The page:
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born of a virgin

28-12-2014 - Posted by Andre Piet


Son of God

Among modern theologians, it may be controversial, in the Bible it is quite clear that Jesus was born of a virgin. In Matthew (1:18), but especially in the description of Luke (1:27 ff), this fact is strongly emphasized. Not through intercourse with a man, but because “the power of the Most High” overshadowed Mary, she became pregnant. It is for this reason that Jesus, in a unique sense, is called “the Son of God”.

And answering, the messenger said to her, “Holy spirit shall be coming on you, and the power of the Most High shall be overshadowing you; wherefore also the holy One Who is being generated shall be called the Son of God. -Luke 1:35-

Only one man in the entire history of the world is conceived without the intervention of a man and that is why He is called “the only begotten Son of God” (John 1:14; 3:16,18; 1John 4:9), i.e. the only man, who by birth is the Son of God. The expression, “Son of God” as an indication that He is the Messiah, is indeed, no New Testament invention. Already in Psalm 2, is the Messiah prophetically addressed by God as: “Thou art my Son, this day have I begotten thee” (Ps.2:7). That is an ambiguous statement, because it refers, both, to Jesus’ virgin birth, as well as to the fact that God has raised Him from the dead (Acts 13:33).

premarital child

Because the Jews rejected Jesus as Messiah and it was known among them that He was a premarital child of Mary, the rumor went round, among them, that He was born of fornication. In John’s evangel account, the leaders of the Jewish people suggestively say to Jesus “we are not born of fornication” (John 8:41), that is to say, you are. Thus, the Talmud tells of a Miriam, who married a carpenter, but who had a son, Yeshu, allegedly fathered by a certain Pantera, a Roman soldier.

God the Son?

However, let’s not believe that within the Christian tradition, the truth of Jesus’ virgin birth would be kept safe. What do you think of the dogma that Jesus, already, before His birth, was “God the Son”? This means that He, consequently, did not become Son of God by His conception in Mary. It has no Biblical basis, for the term “God the Son,” we will not find anywhere in Scripture. This is in contrast to the very common expression, “God the Father”. And since Scripture emphatically declares that there is only “one God, the Father” (1Cor.8:6; Eph.4:6; John 17:3), it is, of course, out of the question, that there can be a “God the Son”. Mary did not give birth to “God the Son”, but to “the Son of God.” That is a world of difference! Would she have given birth to “God the Son”, then she would be “the mother of God, but as well-known as both terms are, in theology, they are ever so strange to the language of Scripture.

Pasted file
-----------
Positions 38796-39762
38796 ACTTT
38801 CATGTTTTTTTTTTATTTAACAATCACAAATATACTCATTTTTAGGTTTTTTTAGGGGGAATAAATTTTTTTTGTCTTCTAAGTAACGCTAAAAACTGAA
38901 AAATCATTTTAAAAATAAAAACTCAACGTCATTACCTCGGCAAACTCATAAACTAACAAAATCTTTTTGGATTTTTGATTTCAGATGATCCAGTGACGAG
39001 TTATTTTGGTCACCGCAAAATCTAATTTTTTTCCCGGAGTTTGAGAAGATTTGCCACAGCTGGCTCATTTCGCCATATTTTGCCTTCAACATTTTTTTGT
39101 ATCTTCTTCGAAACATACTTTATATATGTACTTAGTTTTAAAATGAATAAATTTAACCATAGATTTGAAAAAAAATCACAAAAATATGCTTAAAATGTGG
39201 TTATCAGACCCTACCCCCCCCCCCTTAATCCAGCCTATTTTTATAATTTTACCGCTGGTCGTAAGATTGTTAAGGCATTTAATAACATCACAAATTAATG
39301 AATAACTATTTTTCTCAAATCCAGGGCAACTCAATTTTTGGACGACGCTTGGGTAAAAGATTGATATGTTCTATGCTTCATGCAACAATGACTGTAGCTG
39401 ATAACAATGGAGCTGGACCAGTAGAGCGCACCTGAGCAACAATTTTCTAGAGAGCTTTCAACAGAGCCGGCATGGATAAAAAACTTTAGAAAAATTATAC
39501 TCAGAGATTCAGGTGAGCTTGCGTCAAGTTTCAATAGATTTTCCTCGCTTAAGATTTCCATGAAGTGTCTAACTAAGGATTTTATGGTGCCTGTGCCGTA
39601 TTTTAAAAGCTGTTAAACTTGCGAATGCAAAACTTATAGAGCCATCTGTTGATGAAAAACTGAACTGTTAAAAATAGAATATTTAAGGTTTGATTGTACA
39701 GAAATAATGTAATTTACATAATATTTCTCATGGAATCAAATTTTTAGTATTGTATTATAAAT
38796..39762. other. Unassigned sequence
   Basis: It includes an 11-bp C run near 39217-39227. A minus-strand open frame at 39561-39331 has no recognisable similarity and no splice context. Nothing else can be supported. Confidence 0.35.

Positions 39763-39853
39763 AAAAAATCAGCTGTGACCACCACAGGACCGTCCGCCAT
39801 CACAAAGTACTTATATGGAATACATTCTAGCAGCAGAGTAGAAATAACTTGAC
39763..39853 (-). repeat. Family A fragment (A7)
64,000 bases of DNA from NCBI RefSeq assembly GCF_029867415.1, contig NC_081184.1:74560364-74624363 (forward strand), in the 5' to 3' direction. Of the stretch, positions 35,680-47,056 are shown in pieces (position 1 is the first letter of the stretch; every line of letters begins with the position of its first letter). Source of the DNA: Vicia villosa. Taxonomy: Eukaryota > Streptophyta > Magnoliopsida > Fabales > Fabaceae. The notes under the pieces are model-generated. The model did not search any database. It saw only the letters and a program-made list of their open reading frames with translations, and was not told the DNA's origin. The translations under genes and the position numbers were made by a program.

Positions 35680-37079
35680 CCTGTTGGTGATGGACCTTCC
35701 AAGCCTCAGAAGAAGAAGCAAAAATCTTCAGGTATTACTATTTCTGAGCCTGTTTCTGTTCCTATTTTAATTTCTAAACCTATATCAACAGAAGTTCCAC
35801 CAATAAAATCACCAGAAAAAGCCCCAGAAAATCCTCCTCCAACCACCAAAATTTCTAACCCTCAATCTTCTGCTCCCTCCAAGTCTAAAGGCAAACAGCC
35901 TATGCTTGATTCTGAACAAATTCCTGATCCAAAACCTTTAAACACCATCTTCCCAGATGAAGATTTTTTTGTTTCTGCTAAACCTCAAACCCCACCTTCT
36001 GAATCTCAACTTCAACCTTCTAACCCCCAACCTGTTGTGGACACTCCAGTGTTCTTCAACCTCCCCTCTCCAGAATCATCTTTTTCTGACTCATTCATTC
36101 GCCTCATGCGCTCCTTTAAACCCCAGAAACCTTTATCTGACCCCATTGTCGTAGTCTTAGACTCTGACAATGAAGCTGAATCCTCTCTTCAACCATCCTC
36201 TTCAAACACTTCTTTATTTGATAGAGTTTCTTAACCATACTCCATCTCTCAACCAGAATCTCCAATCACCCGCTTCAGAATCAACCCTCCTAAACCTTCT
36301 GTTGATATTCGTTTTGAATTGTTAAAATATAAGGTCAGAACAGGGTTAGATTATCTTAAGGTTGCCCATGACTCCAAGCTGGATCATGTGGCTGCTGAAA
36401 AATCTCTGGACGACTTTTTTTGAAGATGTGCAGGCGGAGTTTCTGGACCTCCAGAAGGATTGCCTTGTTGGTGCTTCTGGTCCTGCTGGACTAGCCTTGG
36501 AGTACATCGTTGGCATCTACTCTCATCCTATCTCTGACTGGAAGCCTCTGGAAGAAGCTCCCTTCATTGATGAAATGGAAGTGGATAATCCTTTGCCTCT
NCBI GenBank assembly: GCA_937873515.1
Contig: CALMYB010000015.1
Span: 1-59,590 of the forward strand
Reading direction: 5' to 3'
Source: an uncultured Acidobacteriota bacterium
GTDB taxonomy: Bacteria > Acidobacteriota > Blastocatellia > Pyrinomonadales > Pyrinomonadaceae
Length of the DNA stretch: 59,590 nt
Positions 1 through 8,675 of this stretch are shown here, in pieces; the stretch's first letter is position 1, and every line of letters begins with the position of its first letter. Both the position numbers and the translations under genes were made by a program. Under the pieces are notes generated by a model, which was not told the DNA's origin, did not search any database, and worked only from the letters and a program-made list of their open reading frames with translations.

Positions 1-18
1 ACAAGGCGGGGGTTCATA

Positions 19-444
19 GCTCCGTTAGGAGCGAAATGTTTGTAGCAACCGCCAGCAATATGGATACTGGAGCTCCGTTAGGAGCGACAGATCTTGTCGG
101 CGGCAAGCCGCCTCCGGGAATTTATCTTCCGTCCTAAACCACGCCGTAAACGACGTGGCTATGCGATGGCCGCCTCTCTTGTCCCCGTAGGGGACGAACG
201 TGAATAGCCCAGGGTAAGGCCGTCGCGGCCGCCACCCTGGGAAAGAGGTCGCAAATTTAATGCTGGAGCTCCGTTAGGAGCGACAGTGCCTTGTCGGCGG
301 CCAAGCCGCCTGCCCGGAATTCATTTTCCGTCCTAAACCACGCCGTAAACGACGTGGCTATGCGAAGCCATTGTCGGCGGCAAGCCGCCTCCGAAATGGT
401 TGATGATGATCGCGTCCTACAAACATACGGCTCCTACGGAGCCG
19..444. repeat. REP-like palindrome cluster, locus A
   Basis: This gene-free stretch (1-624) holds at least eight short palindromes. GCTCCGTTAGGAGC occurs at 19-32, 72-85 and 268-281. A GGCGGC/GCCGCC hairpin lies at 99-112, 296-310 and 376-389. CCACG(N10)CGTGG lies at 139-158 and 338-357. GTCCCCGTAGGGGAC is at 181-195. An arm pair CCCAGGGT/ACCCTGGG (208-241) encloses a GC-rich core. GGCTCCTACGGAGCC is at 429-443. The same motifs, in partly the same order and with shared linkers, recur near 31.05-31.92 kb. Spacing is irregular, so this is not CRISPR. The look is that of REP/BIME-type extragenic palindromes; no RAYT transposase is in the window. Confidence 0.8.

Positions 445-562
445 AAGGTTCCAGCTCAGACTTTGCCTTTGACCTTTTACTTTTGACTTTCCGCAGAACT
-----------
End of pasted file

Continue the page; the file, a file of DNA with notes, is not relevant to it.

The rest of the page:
still a virgin?

Another error is the Catholic teaching that Mary would always have remained a virgin. Within the Catholic Church, Mary is still, in prayers, frequently addressed as “the Holy Virgin.” Aside from the fact that this is pure spiritualism (=calling upon the dead), it also fails to recognize that Jesus is Mary’s “firstborn” (Luke 2:7). Maria had, after Jesus’ birth, namely in her marriage to Joseph, given birth to several children. At various places in the Bible, there is reference made to Jesus’ brothers and sisters (Matt.13:55; Mark 6:3). Behind the doctrine of Mary being “the Holy Virgin”, hides the (despicable) idea that sex is unholy. And with that idea, they have come up with the mandatory celibacy of the clergy.

the seed of the woman

Paul wrote…

Now when the full time came, God delegates His Son, come of a woman, come under law. -Gal.4:4-

Since the first human pair had to leave the garden of Eden, mankind has known of “the seed of the woman” that would come (Gen.3:15). A curious expression, because seed usually (naturally) is associated with a man. Yet, He, who would crush the head of the serpent, is called “the seed of the woman.” It is a subtle reference to the birth of the Messiah, apart from the involvement of a man. Since time immemorial, the constellations also bear witness to this. The Zodiac begins (see the Sphinx) with the Virgin to finish with the Lion (of Judah). Including the intermediate constellations, we see that it portrays God’s plan, from start to finish. The Evangel is also written in the stars! As it was not a man, who raised Jesus Christ from the dead, so it was not a man, either, who begat Him in Mary. Therefore He is called, by right, “the Son of God.” Not merely, so to speak, but literally!